Note: I also posted this review on Amazon. It’s funny because I haven’t posted many reviews on Amazon, but the very first one I did post was back in 2005, and it was for Augusten’s Sellevision, a quirky novel that made me laugh out loud. I wrote that way before I was so into memoir. Years later, I read Running with Scissors and he ended up being one of my biggest inspirations in the memoir genre along with Tobias Wolfe. Here’s that review.
It said it on the cover of the book, but I failed to follow the directions.
You better not cry.
My right ear was filled up with tears. I was hyperventilating. That was the precise moment I had to set the book down on my red sheets and announced to the entire world how much and hard I was laughing less than one chapter in to YOU BETTER NOT CRY. I posted this news on Twitter and Facebook from my iPhone and then went back to the book and read it, almost in its entirety before falling into a slumber and having silly, pleasant dreams.
YOU BETTER NOT CRY takes readers on a sleigh-ride through the (sometimes even ghosts of) Christmas past of Augusten, beginning when he’s eight-years-old and obsessed with shiny things (as we learned in RUNNING WITH SCISSORS) like tinsel, lights, and gold nuggets. We move rather quickly into Augusten’s adult life, spent in the most famous Christmas city of all, New York City. Here, the stories are not as gift-wrapped with material that prompts tears of hilarity: they are more about love and loss and growth- but the holidays are about that, too.
When I think about this book as a whole, the childhood chapters are like the angel at the top of the tree (or, the golden nuggets that Augusten begged for), while the adult stuff is more like a stocking-stuffer (like the crackers he wasn’t expecting so much of), even though the latter material fills more than half the book. I don’t want to say I was let down, but I so much adore Augusten’s humor and his playful, observant, imaginative, innocent, and curious view of the big world around him and the unique story-telling style that matches. So with that in mind, I wasn’t expecting the book to take such a leap from childhood to mid-twenties and later so quickly. Maybe it’s because I am obsessed with my own childhood, but I feel a certain comfort being in young Augusten’s world. The book unwraps with such child-like detail, such as students in his class folding metal chairs and stacking them so they “fit like Pringles in a can.” However, his details as a grown up are just as vivid and perhaps more moving, eloquent, and beautiful. It is through his descriptions and imagery that you can see how his impressions as a child have lingered through adulthood, giving that same knack for detail no matter what age he is writing from. I have dozens of pages folded over so I can go back and enjoy the passages again and again.
I felt the book was short and quick and over too soon, but nonetheless, very enjoyable. Nothing wrong with a quick read at all, so I don’t want to say that’s negative. However, it’s Augusten, so I wanted more. It was like the feeling you get after an exciting Christmas morning of smiles, laughter, and quickly tearing through gifts, and finally unwrapping the last one and staring at the empty tree skirt, knowing that, while you were happy for what you received, disappointed that there would be nothing else until next year. I wanted more from his big sack of childhood memories, perhaps stories of holidays that involved the Finches, the psychiatrist’s family we came to know and love in RUNNING WITH SCISSORS, and even sprinkled about his other titles.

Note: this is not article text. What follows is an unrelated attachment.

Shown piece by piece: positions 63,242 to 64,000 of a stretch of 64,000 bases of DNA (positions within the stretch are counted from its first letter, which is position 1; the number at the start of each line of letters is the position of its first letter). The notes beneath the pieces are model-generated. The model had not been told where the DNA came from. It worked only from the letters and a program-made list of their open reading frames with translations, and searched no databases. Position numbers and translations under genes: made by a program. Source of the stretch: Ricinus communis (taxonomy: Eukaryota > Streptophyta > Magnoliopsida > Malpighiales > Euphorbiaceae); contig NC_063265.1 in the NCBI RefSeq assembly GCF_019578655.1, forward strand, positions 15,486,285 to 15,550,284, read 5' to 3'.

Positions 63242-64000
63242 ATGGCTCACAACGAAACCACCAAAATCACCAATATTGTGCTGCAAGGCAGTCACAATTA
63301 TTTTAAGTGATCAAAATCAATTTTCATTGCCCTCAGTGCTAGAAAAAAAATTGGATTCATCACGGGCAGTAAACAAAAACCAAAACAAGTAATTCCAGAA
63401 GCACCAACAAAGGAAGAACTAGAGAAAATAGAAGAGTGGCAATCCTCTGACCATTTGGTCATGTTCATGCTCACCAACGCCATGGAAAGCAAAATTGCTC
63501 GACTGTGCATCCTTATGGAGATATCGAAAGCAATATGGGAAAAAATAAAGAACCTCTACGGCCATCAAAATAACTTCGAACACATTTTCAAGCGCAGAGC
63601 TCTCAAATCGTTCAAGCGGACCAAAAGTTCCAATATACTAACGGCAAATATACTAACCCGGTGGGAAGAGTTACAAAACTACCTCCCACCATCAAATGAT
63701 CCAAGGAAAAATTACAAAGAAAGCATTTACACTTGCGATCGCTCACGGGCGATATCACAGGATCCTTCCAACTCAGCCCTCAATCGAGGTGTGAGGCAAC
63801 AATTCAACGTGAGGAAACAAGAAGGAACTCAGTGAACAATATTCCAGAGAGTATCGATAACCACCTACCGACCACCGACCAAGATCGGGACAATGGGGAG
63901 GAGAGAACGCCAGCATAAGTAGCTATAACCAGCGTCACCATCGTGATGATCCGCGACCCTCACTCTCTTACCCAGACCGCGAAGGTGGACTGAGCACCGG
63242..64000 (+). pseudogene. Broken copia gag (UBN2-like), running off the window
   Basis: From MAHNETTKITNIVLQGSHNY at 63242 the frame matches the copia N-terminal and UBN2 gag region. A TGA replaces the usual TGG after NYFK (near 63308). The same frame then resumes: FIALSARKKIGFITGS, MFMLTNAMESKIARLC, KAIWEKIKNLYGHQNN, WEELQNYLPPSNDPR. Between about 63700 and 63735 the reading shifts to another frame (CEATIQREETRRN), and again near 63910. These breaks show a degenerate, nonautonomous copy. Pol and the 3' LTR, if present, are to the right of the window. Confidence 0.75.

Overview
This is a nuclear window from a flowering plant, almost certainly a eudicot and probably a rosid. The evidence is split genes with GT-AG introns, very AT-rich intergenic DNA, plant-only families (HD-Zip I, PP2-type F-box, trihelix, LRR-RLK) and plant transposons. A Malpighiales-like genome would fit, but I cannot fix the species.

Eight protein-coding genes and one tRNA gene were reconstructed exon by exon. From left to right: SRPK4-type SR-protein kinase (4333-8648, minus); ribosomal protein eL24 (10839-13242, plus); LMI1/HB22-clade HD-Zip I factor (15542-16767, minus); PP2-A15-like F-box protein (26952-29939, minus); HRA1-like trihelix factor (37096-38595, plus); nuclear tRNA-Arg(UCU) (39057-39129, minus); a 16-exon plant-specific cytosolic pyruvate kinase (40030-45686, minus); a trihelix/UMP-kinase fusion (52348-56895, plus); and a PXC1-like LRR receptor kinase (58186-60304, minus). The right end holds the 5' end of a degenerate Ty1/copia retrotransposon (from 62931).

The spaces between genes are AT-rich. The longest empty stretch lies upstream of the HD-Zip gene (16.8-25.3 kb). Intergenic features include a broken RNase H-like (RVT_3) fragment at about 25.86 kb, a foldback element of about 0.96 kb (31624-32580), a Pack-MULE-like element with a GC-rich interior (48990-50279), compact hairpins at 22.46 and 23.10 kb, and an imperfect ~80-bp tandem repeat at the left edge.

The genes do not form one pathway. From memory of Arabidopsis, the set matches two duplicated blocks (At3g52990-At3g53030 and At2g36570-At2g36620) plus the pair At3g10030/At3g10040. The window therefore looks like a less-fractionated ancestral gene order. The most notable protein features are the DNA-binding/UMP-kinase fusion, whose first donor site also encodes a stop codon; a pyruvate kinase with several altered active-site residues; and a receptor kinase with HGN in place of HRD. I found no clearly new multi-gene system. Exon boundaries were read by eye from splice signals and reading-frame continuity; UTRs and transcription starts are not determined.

Long-time fans of Augusten will surely enjoy YOU BETTER NOT CRY, as if familiar old friends are coming in from out of town for a holiday dinner after years of being apart and hearing new stories, getting new laughs, and learning more about each other. A familiar theme flows this book as well: Augusten’s alcoholism. We see how this affects his holidays, his loneliness, and ultimately even his happiness.
After reading this book, I could not help but reflect back on my own Christmases. I, too, made very specific lists, for one. But, more importantly, no matter how terrible I thought life was at any given time period, Christmas was always a happy time. That’s why this book is so relatable to so many people. Memories of holidays are about laughter, about hope, about family, about friends, and even the absurd and shocking. We get one Christmas a year, while regular days zip by. Perhaps that’s why we remember holidays with such detail, clarity, and often, with such fondness. Augusten, one of wise men of the memoir genre, recounting his holidays past captures that exactly the way the tree at Rockefeller Center attracts Manhattan tourists.
YOU BETTER NOT CRY is a must-read for Augusten fans. I highly recommend to those who have not yet read Augusten read RUNNING WITH SCISSORS first to get to know him better. It will make this holiday memoir far more understandable and enjoyable. And remember, if you are anything like me, you WILL cry, either from laughter or from inspiration.